A Rough Election Day For Teachers Unions

4 minute read

Correction: Appended, Nov. 5.

Despite shelling out more than $60 million this election cycle—substantially more than they have spent in the past—the national teachers unions watched with disappointment on Tuesday as their candidates in Georgia, North Carolina, Arkansas, Wisconsin, Florida, Michigan, Ohio and Illinois were roundly defeated. Many union-backed state and local initiatives on issues like pre-K education and better child-care salaries also went down in flames.

The battle over education at the federal level matters more these days, with major government-backed initiatives, like the Common Core standards, funding for new teacher evaluations, and student loan forgiveness programs, hanging in the balance.

While American Federation of Teachers president Randi Weingarten dismissed the trouncing as an unfortunate side effect of a larger Republican referendum on President Obama’s record, education reformers were quick to chalk up the results as a repudiation of the educational establishment.

“Union-backed candidates embracing a one-size-fits-all, status quo education system for our children were soundly rejected by voters,” said Kevin Chavous, executive counsel of the American Federation for Children, a conservative reform group that supports charter schools, vouchers, and other school choice programs. The AFC and its partner PACs spent $4.5 million this election cycle.

“This election marks the beginning of the end for the education establishment; no longer can unions expect to buy the outcome of elections,” he added. “Voters at every level have rejected an antiquated education establishment agenda and system.”

In a statement Wednesday, Weingarten refuted that interpretation, pointing to a handful of victories, including the passage of school levies across the country. In Pennsylvania, voters elected union-friendly Democrat Tom Wolf over incumbent Republican Gov. Tom Corbett, who had waged war against the unions and cut public school funding. In California, the unions also celebrated the reelection of state schools chief Tom Torlakson, who fought a vicious—and wildly expensive—battle against the reformer-backed Marshall Tuck.

Weingarten also insisted that in places like Florida, where Republican Gov. Rick Scott won over union-backed Charlie Crist, it was a tight election and Scott “ran on funding schools, not his record.”

In a video statement released Wednesday afternoon, National Education Association president Lily Eskelsen Garcia said that while many banner races were lost, voters’ support for state and local initiatives on minimum wage, school safety and women’s health should be taken as a good sign. “They chose to support kids and their families,” she said.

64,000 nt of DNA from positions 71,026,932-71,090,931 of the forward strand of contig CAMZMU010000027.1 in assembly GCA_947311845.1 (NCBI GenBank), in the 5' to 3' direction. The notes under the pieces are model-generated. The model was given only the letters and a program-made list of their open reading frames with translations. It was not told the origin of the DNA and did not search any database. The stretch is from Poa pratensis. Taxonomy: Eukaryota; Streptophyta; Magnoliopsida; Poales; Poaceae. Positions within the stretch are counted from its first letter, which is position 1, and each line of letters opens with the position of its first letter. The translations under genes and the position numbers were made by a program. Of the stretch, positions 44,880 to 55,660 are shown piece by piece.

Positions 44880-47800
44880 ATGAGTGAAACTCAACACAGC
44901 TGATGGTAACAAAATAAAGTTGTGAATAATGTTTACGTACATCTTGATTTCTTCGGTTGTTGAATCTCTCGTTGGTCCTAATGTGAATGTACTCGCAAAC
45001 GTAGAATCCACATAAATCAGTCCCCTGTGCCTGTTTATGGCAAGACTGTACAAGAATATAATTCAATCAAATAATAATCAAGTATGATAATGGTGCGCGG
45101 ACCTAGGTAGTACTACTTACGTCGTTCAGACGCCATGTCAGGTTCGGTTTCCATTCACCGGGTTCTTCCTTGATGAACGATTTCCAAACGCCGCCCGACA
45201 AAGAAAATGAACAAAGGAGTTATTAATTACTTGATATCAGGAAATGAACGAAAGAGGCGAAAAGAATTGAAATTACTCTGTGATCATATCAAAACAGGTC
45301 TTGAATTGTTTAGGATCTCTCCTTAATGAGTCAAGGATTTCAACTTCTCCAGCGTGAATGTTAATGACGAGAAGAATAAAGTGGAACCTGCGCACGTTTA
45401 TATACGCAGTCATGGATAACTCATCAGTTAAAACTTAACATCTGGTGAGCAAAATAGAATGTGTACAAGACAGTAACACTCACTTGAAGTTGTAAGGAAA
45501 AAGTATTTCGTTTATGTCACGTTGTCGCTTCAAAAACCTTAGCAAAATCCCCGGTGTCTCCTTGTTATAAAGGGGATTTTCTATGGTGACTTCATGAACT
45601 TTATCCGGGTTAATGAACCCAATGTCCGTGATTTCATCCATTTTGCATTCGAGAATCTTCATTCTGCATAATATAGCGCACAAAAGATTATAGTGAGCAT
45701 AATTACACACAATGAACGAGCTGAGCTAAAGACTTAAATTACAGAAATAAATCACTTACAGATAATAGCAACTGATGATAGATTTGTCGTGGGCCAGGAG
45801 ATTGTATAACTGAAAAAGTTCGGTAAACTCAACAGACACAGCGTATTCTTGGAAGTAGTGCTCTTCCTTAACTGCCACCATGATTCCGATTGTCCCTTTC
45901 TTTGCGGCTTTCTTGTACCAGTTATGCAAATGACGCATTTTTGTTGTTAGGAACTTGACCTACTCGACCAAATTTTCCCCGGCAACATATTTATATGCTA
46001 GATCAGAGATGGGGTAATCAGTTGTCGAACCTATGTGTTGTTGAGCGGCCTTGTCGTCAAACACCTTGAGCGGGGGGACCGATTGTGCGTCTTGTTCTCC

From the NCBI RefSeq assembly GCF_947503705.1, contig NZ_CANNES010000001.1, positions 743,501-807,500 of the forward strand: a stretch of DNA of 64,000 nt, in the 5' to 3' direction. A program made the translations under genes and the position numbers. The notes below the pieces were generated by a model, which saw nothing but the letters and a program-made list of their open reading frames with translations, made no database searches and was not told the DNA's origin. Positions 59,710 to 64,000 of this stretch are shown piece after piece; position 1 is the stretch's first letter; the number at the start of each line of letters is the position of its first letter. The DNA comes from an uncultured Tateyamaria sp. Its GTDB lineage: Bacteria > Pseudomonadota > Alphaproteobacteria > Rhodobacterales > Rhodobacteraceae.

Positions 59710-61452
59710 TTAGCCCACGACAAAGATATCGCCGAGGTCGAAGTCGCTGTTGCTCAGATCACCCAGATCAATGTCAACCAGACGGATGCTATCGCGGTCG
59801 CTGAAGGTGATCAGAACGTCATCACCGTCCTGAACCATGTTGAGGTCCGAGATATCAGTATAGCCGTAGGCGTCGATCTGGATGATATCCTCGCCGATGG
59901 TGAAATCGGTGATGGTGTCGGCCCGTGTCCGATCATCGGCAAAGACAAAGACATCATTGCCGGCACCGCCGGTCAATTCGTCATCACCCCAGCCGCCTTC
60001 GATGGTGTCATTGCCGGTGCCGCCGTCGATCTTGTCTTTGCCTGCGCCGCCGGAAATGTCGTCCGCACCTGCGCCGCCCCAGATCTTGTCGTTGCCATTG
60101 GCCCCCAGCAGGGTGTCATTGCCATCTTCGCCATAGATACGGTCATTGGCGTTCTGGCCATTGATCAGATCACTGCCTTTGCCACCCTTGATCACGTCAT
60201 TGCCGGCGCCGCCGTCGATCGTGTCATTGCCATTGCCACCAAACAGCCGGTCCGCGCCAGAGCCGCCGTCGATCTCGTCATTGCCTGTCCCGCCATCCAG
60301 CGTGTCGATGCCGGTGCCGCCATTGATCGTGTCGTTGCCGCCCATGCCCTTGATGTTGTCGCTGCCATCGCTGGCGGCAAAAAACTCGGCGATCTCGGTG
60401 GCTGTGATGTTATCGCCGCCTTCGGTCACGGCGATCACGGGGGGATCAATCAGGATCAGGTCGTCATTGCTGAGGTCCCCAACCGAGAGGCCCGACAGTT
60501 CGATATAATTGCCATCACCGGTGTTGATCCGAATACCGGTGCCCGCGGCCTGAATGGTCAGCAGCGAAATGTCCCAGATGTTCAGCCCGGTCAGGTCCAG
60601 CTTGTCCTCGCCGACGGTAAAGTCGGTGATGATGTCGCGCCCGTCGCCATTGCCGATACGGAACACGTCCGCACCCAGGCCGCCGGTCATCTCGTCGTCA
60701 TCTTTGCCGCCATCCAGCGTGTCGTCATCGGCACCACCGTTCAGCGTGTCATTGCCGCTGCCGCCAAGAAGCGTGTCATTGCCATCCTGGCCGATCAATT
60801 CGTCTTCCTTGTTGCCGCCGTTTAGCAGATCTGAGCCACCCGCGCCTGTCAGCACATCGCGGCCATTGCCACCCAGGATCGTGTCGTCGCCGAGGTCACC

But in most races, including Florida, where the AFT and the NEA spent generously on TV ads and where both Weingarten and Eskelsen Garcia personally stumped for more than a dozen candidates, the union-backed choices were largely aced out. Democratic gubernatorial candidates Mary Burke in Wisconsin and Mark Schauer in Michigan, both of whom campaigned with Weingarten and Eskelsen Garcia, both lost Tuesday.

In Kansas, Republican Gov. Sam Brownback beat Democratic challenger Paul Davis, despite the NEA Advocacy Fund’s ad campaign attacking Brownback’s “failed experiment” in education. And in North Carolina, Republican Thom Tillis beat out Democratic incumbent Kay Hagan for her Senate seat, despite the NEA slamming Tillis for his record on education. In Arkansas, union-backed Democratic incumbent Mark Pryor lost to Republican challenger Tom Cotton.

In Arizona and Georgia, radical opponents of the Common Core State Standards came to power over union-friendly candidates who would see a more moderate implementation of the standards, and in Nevada, a ballot measure raising taxes on corporations to fund public schools failed to pass. In Seattle, an effort to expand pre-K education and raise wages for child care workers failed, and in Washington state, voters rejected an effort to reduce class sizes and increase the number of teachers hired.

But Eskelsen Garcia, while admitting to a “heavy heart” today, laced her statement with an implicit threat. “Candidates across the spectrum made statements claims and promises of what he or she is going to do for public education. We will soon know if they were telling the truth,” she said. “And for those that weren’t, we will be the watch dogs.”

Correction: The original version of this story misstated the amount teachers spent during the 2014 election cycle. It was more than $60 million.

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Write to Haley Sweetland Edwards at haley.edwards@time.com